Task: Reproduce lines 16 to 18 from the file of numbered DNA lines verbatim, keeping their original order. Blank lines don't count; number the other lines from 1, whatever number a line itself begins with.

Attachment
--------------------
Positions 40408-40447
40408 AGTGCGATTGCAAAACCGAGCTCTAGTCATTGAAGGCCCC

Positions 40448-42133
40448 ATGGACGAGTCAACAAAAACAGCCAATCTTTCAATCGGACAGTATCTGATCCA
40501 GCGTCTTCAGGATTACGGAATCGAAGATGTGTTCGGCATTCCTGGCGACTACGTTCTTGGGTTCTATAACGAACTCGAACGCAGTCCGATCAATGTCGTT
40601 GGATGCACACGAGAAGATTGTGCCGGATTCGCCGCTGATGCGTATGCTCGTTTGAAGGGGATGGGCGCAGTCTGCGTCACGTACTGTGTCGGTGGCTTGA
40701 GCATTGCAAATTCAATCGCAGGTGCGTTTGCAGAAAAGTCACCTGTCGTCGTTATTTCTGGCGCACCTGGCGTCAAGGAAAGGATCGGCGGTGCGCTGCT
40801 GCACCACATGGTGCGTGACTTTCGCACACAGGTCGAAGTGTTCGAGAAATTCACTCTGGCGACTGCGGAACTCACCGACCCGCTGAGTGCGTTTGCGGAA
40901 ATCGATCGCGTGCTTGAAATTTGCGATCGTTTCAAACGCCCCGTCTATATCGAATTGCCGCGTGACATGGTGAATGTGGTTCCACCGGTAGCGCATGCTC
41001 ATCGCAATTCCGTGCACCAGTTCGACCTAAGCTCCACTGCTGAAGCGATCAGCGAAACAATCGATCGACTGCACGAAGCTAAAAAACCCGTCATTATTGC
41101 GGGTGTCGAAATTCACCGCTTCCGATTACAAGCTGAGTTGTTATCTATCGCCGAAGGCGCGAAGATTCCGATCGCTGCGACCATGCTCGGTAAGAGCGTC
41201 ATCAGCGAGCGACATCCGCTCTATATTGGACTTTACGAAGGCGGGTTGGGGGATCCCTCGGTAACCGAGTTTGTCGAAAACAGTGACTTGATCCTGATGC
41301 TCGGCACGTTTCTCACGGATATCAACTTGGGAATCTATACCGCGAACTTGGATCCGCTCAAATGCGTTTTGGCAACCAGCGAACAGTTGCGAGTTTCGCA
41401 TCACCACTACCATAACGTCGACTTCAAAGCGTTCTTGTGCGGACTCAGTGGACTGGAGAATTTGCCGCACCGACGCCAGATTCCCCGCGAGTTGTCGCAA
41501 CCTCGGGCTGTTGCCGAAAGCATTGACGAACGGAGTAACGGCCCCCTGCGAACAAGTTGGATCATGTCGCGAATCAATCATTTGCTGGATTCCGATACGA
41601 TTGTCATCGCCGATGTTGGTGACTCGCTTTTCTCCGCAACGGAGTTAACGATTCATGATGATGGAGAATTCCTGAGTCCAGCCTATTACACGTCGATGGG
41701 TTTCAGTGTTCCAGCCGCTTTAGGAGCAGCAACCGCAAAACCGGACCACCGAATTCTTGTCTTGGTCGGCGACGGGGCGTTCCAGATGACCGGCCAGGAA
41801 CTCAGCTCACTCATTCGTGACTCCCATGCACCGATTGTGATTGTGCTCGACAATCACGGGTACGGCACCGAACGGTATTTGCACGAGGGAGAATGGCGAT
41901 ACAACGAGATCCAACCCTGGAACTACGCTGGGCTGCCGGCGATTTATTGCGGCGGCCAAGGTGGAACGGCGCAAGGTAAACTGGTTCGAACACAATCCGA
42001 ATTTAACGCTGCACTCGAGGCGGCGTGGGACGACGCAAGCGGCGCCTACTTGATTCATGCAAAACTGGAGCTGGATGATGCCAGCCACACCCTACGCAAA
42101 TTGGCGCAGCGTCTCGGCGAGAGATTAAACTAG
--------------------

41601 TTGTCATCGCCGATGTTGGTGACTCGCTTTTCTCCGCAACGGAGTTAACGATTCATGATGATGGAGAATTCCTGAGTCCAGCCTATTACACGTCGATGGG
41701 TTTCAGTGTTCCAGCCGCTTTAGGAGCAGCAACCGCAAAACCGGACCACCGAATTCTTGTCTTGGTCGGCGACGGGGCGTTCCAGATGACCGGCCAGGAA
41801 CTCAGCTCACTCATTCGTGACTCCCATGCACCGATTGTGATTGTGCTCGACAATCACGGGTACGGCACCGAACGGTATTTGCACGAGGGAGAATGGCGAT